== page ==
"History shows that fratricide is an unavoidable feature of warfare."In the fog of war, accidents have always happened. Although true, these sentiments will be of little consolation to the families of the three British soldiers killed on August the 23 when a single 500lb bomb was dropped on to the British fighting position in error. But there is something else. To us in Britain the phrase 'friendly fire' has in recent years come to represent a very particular brand of fratricide: the deaths of UK soldiers under American fire.
Not surprisingly, the common reaction in Britain was almost immediate: why did it always seem to be American pilots who killed our men? The second, and just as important question is, do British soldiers have the right equipment to protect themselves against friendly fire?
As an investigation began, commander of the British taskforce in Afghanistan, went out of his way to play down any suggestion that the American pilots had been too gung-ho. Of course we understand that pilots flying at high speed find it immensely difficult to distinguish friend from foe on the ground when the combatants are so close together. And the technology is not always available to help them. Not surprisingly there have been many close calls and occasional tragedies.
Alternatives? Not really. The air cover must be relied on unless more troops were deployed on the ground. As one defence analyst puts it: "If you don't want that [air cover] then you have to provide enough troops on the ground so that you don't need to call on the Americans to pull your chestnuts out of the fire." So, the alternative - more ground troops, which we don't have, not now anyway. Which brings us back to American pilots and equipment for our soldiers.
We know that this is not the first time that American bombing activities come under scrutiny and criticism - only recently a senior British officer requested that US special operations forces pull out of his area because they were calling in too many airstrikes and killing too many civilians. Reportedly, Royal Air Force and Royal Navy pilots said that they and the French pilots had often pulled out of attacks because of the risk of killing civilians, only to see US pilots called in to attack the same targets. The only other case of British service personnel being killed by in friendly fire involving American military personnel in Afghanistan until now is still under investigation. So we do have valid reasons to be suspicious when told an official explanation.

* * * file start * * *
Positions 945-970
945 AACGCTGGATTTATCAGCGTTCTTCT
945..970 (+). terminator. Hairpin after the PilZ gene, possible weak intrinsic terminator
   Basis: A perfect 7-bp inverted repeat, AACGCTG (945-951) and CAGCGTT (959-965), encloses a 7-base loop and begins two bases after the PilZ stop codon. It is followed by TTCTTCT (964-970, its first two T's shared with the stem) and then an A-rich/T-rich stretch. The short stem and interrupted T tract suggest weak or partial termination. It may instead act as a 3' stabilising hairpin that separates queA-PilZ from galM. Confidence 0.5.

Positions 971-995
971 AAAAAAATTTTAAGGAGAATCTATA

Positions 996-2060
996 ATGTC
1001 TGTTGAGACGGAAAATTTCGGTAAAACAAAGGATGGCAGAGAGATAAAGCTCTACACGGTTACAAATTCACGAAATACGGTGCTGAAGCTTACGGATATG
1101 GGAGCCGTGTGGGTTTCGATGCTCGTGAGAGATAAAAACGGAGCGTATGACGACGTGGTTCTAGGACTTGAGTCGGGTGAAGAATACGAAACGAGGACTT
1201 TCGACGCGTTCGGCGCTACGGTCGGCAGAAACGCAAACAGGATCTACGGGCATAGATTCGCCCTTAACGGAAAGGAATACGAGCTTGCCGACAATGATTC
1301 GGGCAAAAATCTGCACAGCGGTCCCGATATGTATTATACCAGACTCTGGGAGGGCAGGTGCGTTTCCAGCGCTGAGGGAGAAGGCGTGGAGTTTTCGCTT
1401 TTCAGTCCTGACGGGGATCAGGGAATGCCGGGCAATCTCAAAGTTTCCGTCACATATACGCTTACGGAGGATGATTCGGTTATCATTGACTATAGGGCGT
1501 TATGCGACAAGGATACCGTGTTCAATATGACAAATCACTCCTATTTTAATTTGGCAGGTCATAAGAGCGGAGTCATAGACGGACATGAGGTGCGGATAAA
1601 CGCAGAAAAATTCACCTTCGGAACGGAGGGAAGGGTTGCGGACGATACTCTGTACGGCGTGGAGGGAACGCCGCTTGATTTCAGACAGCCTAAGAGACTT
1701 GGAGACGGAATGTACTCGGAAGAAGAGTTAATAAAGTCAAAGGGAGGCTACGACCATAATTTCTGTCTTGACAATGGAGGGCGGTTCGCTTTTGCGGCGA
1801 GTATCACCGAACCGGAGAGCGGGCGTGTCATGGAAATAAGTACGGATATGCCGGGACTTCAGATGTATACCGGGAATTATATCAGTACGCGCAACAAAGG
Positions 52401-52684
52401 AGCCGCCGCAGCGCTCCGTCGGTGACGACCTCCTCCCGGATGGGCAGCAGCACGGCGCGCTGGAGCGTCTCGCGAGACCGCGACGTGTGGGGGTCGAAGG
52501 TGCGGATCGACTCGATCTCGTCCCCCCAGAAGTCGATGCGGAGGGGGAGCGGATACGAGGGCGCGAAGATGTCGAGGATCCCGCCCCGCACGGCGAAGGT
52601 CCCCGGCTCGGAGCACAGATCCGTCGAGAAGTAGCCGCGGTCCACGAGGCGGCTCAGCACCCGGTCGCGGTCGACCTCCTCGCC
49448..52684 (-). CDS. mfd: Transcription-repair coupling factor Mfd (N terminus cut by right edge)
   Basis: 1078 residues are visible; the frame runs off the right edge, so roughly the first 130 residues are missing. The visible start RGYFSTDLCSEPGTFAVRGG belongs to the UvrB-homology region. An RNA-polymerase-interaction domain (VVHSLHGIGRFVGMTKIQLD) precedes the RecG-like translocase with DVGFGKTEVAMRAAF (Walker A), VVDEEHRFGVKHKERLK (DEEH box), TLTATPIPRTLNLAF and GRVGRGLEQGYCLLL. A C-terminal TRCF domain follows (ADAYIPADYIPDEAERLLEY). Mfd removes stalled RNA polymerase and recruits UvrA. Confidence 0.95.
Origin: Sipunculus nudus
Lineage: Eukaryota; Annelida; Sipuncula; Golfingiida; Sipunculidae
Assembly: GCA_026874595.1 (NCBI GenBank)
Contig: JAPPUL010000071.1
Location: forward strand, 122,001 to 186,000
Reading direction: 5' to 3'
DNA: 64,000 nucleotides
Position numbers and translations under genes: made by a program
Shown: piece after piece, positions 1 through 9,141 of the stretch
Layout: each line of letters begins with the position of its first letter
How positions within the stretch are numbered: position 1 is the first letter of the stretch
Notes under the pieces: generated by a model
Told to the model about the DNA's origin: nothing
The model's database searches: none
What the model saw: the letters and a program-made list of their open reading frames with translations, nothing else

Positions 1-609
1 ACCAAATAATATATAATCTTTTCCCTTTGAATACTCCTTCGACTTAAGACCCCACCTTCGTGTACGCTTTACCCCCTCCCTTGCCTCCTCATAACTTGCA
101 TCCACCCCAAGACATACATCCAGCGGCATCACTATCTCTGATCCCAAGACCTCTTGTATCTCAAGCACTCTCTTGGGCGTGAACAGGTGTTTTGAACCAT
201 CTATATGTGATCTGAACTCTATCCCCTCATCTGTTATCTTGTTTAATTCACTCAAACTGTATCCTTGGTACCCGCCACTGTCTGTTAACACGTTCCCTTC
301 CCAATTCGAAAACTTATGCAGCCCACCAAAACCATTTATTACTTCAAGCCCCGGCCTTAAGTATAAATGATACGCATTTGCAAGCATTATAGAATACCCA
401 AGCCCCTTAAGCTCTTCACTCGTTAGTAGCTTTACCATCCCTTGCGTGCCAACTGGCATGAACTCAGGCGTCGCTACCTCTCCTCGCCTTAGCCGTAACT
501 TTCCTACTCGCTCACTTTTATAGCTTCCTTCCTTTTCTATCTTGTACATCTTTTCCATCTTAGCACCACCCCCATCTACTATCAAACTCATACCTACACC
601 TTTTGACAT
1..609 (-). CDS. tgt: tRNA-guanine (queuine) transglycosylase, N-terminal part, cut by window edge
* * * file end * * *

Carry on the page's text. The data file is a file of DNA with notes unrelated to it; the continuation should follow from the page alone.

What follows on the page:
As for the right equipment, there has been a constant criticism of the MoD since the first Gulf war in 1991, that Britain is not doing enough to protect its troops against friendly fire incidents. At the recent inquest into the death of Lance Corporal of Horse Matty Hull, who was killed when two US A10s attacked his convoy early in the Iraq war, these questions were asked again.
The Commons public accounts committee criticised the MoD five years ago for not doing enough to protect military personnel from friendly fire accidents. When it revisited the issue in May, it found that the situation was scarcely any better, concluding that “...half the programmes seeking a tactical solution for friendly fire had been delayed, deferred or changed. The issue appears to have the low priority at the MoD.”
Sending troops to Afghanistan, defence secretary John Reid said he would be ‘very happy’ if they did not fire a shot. Well, after more deaths last week, with casualties fast becoming the highest since the WWII, his words ring glib and hollow. In the face of this sustained danger in Iraq and Afganistan, Britain's armed forces deserve our every support.
This brings us to the subject of Military Covenant. The Military Covenant sets up that in return for asking our Service personnel to risk their lives and limbs on our behalf, the people of this country through the Government undertake to give them the resources they need. The Government is also under obligation to ensure that if injured the soldiers will receive the best possible care (including long-term care), and if killed their families will be looked after.
They wish it was - there is a growing feeling amongst the Forces that the Government doesn't hold its side of the bargain. Gordon Brown came out of holiday hideout to co-ordinate the Government's response to gun crime, however, on war he remains conspicuously silent. But then what else can you expect from him?
I quite agree with the shadow defence secretary Liam Fox who spoke for a lot of people when he went after Brown for starving the armed forces of funding: "As chancellor, Gordon Brown never gave defence much priority and now the skies are black with chickens coming home to roast." How true, but tell it to the lads...
P.S. You may also find interesting the following links:
- British Armed Forces Federation (BAFF) - an independent voice for the British Armed Forces;
- Army Rumour Service (ARRSE) – an informal, Army orientated Forum;
- Rum Ration - The Royal Navy and Royal Marines unofficial Forum;
- Association of British EX-Service personnel (ABEX) - promotes and supports the welfare of ex-forces personnel and their families;
- Petition - Petition to 10, Downing Street in support of the project to provide a "home from home" for relatives of injured service personnel.